The methods and algorithms developed by us are used to asses dynamic motions of workers in production w.r.t. ergonomic aspects better than before. We are especially looking at assembly activities in automotive industry, like the assembly of an engine shown in the picture.

Digital Human Models and Human-Machine Interaction

Numerous high-end products continue to be manufactured by people (and will continue to be so in the near future). Wherever dexterity, intelligence and experience are indispensable for high product quality, people are on duty.

The digitalization of the product development process requires simulation tools. These should map human work activity sufficiently well that the influence of the »human factor« on product quality can be mapped and product quality ensured. The ergonomic design of workplaces is equally important, supports experienced workers in maintaining their health and in this way likewise supports a high product quality.

Cost-effective due to virtual modeling: Simulation tool enhances ergonomy of industrial workplaces.
© Industrial Path Solutions Sweden AB

Human Models for the Digital Factory

A digital manikin such as IPS IMMA can be used to simulate motion sequences during assembly work. Our software module IMMA offers fast and efficient algorithms for easy evaluation of the ergonomics of assembly processes. The simulated movements of an IMMA manikin result from a biomechanical model. They are computed in such a way that collisions with the objects in the environment are avoided and the motion of the whole manikin is performed as comfortable as possible. To achieve this we optimize »biomechanical comfort functions« which allow us to reliably predict human movements even for completely unknown and new scenarios.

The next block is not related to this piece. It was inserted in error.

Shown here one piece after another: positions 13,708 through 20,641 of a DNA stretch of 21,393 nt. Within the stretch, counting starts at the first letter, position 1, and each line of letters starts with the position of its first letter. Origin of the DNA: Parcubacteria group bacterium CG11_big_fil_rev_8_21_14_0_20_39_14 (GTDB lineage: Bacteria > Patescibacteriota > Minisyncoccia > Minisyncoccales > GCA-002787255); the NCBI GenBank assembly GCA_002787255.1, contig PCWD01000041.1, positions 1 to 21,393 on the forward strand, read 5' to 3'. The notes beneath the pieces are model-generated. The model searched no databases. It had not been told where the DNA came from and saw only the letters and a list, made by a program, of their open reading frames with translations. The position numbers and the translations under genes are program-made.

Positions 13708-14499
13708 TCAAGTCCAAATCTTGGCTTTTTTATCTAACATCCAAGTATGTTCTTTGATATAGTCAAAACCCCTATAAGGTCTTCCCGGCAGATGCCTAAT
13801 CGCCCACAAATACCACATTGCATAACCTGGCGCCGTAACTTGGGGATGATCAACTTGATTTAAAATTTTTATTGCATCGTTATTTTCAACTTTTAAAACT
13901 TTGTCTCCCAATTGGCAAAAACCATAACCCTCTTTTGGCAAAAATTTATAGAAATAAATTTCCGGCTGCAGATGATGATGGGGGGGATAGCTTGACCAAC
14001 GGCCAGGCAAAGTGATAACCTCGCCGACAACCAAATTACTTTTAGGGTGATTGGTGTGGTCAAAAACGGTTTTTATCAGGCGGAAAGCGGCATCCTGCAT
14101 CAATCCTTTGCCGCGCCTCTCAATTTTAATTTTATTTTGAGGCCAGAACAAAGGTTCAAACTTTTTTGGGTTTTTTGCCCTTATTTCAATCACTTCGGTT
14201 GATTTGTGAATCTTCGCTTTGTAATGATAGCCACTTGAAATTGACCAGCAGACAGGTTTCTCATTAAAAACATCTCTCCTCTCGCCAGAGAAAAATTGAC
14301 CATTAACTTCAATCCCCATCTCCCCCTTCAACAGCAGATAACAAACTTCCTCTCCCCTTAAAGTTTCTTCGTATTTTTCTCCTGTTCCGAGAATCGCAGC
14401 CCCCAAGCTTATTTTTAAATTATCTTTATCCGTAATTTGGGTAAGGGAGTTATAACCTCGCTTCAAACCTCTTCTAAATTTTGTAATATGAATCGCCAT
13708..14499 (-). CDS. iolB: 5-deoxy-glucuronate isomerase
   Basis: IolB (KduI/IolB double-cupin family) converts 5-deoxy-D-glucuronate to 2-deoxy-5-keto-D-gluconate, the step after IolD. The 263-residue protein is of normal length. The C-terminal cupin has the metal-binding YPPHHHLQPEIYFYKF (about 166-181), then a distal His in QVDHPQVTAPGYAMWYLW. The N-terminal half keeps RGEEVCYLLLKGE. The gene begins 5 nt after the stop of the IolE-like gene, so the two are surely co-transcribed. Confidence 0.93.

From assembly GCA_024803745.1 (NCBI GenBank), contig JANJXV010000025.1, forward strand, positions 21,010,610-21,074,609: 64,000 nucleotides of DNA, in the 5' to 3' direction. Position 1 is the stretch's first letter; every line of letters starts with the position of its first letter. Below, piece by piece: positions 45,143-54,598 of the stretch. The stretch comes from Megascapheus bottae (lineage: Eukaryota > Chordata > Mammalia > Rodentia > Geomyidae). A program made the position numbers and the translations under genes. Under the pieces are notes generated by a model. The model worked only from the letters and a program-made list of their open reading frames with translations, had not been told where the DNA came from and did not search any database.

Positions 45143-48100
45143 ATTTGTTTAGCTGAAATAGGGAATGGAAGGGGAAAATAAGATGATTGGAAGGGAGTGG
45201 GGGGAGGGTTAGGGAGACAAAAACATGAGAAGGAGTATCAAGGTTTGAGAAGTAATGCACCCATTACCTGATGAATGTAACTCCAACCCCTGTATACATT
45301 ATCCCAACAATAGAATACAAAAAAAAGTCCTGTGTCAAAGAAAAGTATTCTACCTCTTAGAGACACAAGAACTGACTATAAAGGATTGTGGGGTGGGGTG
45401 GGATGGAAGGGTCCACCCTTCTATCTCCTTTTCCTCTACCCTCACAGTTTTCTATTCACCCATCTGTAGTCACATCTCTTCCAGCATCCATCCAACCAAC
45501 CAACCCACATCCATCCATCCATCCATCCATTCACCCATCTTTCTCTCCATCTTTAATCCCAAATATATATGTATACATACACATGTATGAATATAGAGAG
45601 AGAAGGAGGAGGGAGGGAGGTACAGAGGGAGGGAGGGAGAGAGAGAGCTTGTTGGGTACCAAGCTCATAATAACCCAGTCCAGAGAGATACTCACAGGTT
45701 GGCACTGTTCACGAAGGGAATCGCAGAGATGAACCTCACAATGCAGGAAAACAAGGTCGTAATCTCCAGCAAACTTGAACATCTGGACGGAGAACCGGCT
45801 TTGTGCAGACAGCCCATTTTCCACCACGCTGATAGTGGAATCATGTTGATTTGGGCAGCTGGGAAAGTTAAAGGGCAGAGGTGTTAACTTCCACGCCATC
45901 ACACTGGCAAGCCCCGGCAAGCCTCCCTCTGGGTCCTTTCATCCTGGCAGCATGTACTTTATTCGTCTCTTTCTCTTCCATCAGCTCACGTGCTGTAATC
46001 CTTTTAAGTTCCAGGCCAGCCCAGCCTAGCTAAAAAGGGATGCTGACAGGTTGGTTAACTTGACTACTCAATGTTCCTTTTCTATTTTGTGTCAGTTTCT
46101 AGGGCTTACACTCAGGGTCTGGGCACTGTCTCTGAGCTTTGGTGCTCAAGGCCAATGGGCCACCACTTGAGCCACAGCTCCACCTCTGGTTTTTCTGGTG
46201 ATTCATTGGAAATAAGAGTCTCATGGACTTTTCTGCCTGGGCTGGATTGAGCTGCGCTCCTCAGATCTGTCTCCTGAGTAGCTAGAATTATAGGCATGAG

Multi-Body Model Calculates Optimal Movements

As a biomechanical model, we use a multi-body model derived from a simplified human skeletal structure. The model consists of 82 bone segments connected by joints with a total of 162 kinematic degrees of freedom. The user instructs the manikins with an instruction language to work in different postures and interact with the environment. Based on the biomechanical multi-body model, manikin motions are automatically calculated in such a way that they not only avoid collisions, but also account for the following influences:

  • equilibrium of the forces and moments acting in the model,
  • kinematic constraints,
  • external contact forces,
  • posture comfort.

We then further analyze the results of such a motion simulation w.r.t. ergonomic criteria. In IMMA several manikins with different anthropometric datas can be computed simultaneously. This makes it easy to perform simulations that also take into account the variance of human body characteristics within a population.

Action Models and Human-Machine-Interaction

The human being plays a decisive role not only as an actor in a working environment, but also as an operator of a vehicle or a mobile machine. How he solves the work task has a significant influence on the physical strain that the person experiences. Operator or action models are mathematical descriptions of actions including decision-making processes that enable the simulation of such action sequences and their optimization according to ergonomic criteria.

Our research work on »action models« aims at the modeling and simulation of human actions influenced by perceptions of the environment, as well as coupling the typically time-discrete action models with models of system dynamics. 

A coupling of action and digital human models opens up the possibility:

  • to implement roughly specified tasks in action sequences (e.g. »take a certain component, assemble it at a certain location« as part of an assembly process),
  • to calculate individual partial steps of such a sequence by means of optimum control,
  • to categorize actions according to given criteria, e.g. as economically efficient, ergonomically favorable or as health-friendly as possible.

In this way we can systematically analyze many work processes and optimize them, e.g. with regard to physical strain.